New Zealand retail spending on electronic cards gained slightly in February, but was subdued in most retail industries with spending on groceries and liquor falling.

Seasonally adjusted total retail spending on credit and debit cards increased 0.1 per cent in February from January, Statistics New Zealand. Core retail spending, excluding fuel and vehicles, fell 0.3 per cent.

Spending dropped in two of the six retail industries, was unchanged in two, and rose in two. Consumables spending, which covers grocery and liquor retailing, dropped 0.5 per cent in the month. Stats NZ retail manager Sue Chapman said this was the first decrease in the category since May 2017 and "could be the effect of people hunkering down during the two ex-tropical cyclones that hit this month."

"While spending was on the soft side of expectations, this followed a large 1.4 per cent gain last month, and still leaves us with a fairly healthy picture of spending growth over the past year," said Westpac Banking Corp senior economist Satish Ranchhod. The market and Westpac had expected a modest gain in retail spending, he said.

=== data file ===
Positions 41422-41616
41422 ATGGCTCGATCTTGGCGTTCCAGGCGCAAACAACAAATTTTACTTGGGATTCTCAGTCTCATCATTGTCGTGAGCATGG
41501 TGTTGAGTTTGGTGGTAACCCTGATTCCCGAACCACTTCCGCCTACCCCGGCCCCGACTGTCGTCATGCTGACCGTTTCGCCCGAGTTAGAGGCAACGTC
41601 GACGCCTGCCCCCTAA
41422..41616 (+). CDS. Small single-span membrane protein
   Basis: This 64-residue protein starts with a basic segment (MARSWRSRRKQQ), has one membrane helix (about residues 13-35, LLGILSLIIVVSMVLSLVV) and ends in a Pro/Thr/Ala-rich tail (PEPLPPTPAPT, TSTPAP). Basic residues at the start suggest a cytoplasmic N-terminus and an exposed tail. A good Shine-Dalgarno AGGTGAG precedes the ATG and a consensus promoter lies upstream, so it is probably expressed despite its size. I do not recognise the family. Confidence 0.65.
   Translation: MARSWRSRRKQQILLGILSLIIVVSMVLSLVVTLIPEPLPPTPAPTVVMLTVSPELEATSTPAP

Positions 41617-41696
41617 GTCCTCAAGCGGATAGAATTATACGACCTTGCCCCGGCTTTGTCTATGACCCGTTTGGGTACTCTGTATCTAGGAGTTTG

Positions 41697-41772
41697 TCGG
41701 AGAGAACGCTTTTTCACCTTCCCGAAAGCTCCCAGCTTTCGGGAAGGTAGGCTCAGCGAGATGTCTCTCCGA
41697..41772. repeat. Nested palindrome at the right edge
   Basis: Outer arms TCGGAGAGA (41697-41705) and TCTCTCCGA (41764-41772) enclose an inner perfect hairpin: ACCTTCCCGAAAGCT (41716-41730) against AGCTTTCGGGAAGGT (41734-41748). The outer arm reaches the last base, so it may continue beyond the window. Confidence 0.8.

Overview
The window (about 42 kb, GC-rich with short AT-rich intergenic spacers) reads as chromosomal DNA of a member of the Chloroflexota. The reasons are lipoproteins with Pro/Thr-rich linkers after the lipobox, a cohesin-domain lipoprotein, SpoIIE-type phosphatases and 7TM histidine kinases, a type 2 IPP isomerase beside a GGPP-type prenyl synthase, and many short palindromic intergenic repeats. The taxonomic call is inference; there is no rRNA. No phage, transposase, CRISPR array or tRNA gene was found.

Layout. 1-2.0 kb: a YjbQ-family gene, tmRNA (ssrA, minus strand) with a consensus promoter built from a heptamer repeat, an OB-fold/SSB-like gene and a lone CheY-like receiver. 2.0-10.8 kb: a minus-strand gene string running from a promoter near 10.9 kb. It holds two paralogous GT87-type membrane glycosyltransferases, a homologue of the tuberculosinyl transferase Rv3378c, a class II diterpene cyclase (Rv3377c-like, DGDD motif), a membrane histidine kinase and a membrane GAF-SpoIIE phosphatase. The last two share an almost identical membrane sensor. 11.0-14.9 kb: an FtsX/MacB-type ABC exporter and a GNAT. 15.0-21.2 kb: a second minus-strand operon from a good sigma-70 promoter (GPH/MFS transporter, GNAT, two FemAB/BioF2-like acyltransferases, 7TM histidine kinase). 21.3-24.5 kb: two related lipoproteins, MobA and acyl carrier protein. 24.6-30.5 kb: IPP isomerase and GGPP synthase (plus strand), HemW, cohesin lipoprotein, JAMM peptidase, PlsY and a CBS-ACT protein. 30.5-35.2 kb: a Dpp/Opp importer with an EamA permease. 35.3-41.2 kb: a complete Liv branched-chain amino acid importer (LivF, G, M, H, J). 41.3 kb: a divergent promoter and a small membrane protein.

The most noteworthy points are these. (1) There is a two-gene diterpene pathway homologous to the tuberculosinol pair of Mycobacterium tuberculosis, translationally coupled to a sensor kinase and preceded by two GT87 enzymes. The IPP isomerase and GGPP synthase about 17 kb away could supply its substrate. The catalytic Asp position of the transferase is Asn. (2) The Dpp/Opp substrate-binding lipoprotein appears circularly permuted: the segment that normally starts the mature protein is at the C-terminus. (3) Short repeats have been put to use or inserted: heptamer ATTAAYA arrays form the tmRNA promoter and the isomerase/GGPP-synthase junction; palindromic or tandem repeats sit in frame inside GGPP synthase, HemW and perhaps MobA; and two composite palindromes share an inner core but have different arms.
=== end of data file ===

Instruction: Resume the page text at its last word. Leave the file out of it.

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"With mortgage rates continuing to edge down in recent weeks and renewed strength in the housing market, we expect to see household spending remaining firm over the next few months," Ranchhod said.

"However, this strength is expected to ease back somewhat later in the year. In part, this is because the new Government's policies will cool housing demand and in turn will dampen growth in consumer spending. We also expect to see mortgage rates rising modestly towards the close of 2018."

Spending on durables and hospitality was unchanged in February, while apparel spending rose 0.3 per cent. Spending on vehicles excluding fuel rose 2.3 per cent, while fuel spending dropped 0.3 per cent.

Today's figures show actual total retail spending climbed 3.3 per cent to $4.9 billion in February from the same month a year earlier.

Card-holders across all industries made 134 million transactions in the month, down from 141 million in January but ahead of the 128 million transactions recorded in February last year. The average value of $50 was unchanged from January and from the previous February.